Rickie Lambert believes tomorrow's crunch Champions League clash in Bulgaria is among the biggest games of his career to date, with the Liverpool striker determined to rise to the occasion and build on a debut goal for the club.
On Sunday, almost six months after sealing a dream switch to the side he has supported since childhood, the 32-year-old experienced the thrill of hitting the back of the net in a red shirt when he opened the scoring against Crystal Palace.
That landmark moment after 90 seconds proved the highlight for Lambert and co, however, as the Eagles responded and ultimately consigned Brendan Rodgers' charges to a fourth straight defeat by scoring twice late on for a 3-1 result.
Now the challenge is to recover immediately, with three points an important target when the Reds run out to face Ludogorets Razgrad in a Group B tie that could prove pivotal for their chances of progressing to the knockout stages.
"It is probably one of the biggest, if not the biggest," Lambert told Liverpoolfc.com when asked where the game ranks in a career that has taken the No.9 from lower league football to Anfield and the World Cup.
"It's massive for the club. We know the importance of it if we want to get into the next round, which is something that we desperately want to do. We have waited so long to get back into this competition so we don't want to be going out at the first hurdle.
"This is a massive game that everyone is looking forward to. On the back of the defeat on Sunday, this is ideal to try to rectify our performance. That's what's so good about football, when you have three games in a week you've got a chance to turn it around straight away.
"The [Palace] result was disappointing but the performance was probably worse. That's what we want to rectify; whether we manage to win against Ludogorets or not, it's the performance that has to be better. It has to be what this club has been used to for the last few years."
A Scouser and a Kopite who often watched from the stands of Anfield before earning the opportunity to play at the stadium, Lambert understands exactly how a frustrating run of results can affect the club's supporters.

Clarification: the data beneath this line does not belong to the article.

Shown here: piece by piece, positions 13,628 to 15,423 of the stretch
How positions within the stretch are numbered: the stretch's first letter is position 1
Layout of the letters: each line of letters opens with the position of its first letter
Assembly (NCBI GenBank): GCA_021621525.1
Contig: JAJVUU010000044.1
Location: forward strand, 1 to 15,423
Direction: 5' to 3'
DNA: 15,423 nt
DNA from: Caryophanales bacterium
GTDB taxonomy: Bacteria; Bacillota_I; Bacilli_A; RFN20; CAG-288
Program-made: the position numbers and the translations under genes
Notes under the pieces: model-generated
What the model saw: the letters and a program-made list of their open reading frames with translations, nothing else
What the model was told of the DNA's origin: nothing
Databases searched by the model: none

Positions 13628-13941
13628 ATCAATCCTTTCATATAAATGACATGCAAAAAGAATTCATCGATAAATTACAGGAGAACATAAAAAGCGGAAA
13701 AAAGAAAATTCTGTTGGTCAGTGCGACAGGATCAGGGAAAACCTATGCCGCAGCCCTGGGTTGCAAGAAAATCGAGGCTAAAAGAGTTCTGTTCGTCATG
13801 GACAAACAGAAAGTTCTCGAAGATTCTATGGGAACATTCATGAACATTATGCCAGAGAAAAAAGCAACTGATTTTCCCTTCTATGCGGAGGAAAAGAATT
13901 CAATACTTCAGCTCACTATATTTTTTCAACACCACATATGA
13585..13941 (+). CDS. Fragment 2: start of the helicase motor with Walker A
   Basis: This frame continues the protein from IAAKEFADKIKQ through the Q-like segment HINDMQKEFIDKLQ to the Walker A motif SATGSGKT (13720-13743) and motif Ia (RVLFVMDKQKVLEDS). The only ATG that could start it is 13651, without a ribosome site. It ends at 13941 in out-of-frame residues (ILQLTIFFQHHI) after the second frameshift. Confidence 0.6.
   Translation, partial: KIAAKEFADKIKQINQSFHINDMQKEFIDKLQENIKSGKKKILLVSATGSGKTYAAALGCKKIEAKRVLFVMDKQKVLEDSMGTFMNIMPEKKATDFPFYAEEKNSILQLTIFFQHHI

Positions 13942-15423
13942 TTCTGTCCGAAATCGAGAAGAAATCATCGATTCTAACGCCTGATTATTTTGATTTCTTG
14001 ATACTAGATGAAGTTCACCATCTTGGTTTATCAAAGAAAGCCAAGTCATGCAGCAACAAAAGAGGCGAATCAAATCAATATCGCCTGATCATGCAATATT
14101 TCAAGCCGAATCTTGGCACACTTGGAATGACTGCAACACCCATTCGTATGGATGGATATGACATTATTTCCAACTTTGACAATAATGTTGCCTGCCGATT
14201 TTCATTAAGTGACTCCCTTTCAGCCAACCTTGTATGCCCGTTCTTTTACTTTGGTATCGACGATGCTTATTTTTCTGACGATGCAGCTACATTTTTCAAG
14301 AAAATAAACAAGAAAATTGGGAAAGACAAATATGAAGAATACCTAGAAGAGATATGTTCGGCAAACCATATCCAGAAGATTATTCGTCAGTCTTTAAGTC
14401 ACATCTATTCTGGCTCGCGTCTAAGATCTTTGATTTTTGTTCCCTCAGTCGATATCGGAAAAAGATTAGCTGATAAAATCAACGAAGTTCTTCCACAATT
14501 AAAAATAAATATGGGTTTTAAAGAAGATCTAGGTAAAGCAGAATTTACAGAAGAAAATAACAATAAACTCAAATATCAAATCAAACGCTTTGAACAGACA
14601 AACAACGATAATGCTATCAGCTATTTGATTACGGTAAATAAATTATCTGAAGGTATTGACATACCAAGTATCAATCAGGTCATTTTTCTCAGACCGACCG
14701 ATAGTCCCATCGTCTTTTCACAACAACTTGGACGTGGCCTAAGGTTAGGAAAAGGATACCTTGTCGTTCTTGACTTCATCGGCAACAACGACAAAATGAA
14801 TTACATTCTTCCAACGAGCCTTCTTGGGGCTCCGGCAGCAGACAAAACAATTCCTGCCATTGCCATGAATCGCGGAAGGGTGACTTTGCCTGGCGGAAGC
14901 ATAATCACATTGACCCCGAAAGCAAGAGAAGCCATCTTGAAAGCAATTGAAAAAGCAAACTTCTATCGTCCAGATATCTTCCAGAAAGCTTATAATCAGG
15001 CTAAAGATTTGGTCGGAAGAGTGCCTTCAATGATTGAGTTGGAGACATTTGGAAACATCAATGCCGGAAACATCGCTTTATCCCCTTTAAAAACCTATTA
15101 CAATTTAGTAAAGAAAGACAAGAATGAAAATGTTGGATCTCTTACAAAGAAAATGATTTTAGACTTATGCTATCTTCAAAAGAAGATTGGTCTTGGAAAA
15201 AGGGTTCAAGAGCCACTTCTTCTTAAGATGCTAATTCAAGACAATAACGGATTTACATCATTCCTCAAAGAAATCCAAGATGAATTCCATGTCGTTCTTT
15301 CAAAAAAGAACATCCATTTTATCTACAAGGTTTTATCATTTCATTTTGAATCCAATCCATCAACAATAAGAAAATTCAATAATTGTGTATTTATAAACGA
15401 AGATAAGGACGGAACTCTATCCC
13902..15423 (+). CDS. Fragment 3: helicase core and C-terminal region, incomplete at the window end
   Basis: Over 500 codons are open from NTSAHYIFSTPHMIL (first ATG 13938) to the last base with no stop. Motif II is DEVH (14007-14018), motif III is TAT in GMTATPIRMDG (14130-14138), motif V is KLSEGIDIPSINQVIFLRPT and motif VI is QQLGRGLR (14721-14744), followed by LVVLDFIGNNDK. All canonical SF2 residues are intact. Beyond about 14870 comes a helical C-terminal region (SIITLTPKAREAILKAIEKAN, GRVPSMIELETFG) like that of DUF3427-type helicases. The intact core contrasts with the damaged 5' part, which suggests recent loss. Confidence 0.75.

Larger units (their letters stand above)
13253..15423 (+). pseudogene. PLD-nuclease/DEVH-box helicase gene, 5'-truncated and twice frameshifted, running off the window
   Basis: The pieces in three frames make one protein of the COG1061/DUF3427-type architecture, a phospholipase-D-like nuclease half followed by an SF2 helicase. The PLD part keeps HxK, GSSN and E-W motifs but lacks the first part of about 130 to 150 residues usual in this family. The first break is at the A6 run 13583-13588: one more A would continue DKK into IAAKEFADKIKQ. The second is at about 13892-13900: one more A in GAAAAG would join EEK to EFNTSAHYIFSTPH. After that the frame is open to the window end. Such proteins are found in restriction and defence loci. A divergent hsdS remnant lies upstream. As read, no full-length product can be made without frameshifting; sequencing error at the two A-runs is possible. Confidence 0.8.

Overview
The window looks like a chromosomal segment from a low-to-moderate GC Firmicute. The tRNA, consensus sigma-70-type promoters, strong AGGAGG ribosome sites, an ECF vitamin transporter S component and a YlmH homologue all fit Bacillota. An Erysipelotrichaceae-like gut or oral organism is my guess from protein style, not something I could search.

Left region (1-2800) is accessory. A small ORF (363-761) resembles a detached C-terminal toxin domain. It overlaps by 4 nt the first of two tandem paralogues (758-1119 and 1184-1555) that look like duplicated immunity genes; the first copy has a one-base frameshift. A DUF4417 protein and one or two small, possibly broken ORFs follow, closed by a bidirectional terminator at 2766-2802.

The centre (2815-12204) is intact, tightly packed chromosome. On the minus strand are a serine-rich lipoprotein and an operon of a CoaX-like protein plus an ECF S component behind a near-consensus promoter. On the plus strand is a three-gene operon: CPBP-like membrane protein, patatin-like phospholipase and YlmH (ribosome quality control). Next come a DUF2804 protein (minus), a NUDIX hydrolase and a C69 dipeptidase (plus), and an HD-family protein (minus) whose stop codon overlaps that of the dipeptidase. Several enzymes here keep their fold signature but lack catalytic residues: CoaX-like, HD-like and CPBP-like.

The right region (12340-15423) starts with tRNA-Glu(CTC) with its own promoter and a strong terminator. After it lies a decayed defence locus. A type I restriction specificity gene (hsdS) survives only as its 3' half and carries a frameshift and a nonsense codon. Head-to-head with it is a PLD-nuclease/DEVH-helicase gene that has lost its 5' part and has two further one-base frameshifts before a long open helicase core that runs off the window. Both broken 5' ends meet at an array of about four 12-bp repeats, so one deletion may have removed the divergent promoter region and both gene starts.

"We want to turn it around as much as them, and we know we're the ones that can do something about it," was his message to the fans. "We understand this is the time to stick together, not to start questioning our beliefs and philosophy.
"This is where we've got to believe in them more than ever; that's why this team has got so far. It was always going to take a little time for our players to get used to each other and I believe after Christmas you'll see the best of us.
"But this is where we've got to dig deep right now and start grinding out results. We don't have to play the best football but we have to win the battles and get back to basics."
Lambert admitted that opening his account for Liverpool at the weekend was ultimately overshadowed by the events that followed, taking 'most, if not all' of the enjoyment from a finish he has long awaited.
Nevertheless, the England international is confident that the breakthrough - which he expects to bring an increased level of ease and freedom - can become a foundation for a streak of goals.
Reflecting on his clinical conversion in London, the striker added: "There were so many emotions that it is hard to describe how I felt - there was obviously pure elation and a lot of relief.
"There were so many emotions let loose in the celebration. I was so happy to get off the mark for Liverpool. I had to wait a little while for it, but it has finally come and hopefully that is the first of many now.
"It does make me more relaxed. Like every striker, the first goal is the most important because it calms your nerves and gives you a confidence boost. That is definitely going to happen now, I believe, and I'm hoping to get a run in the team."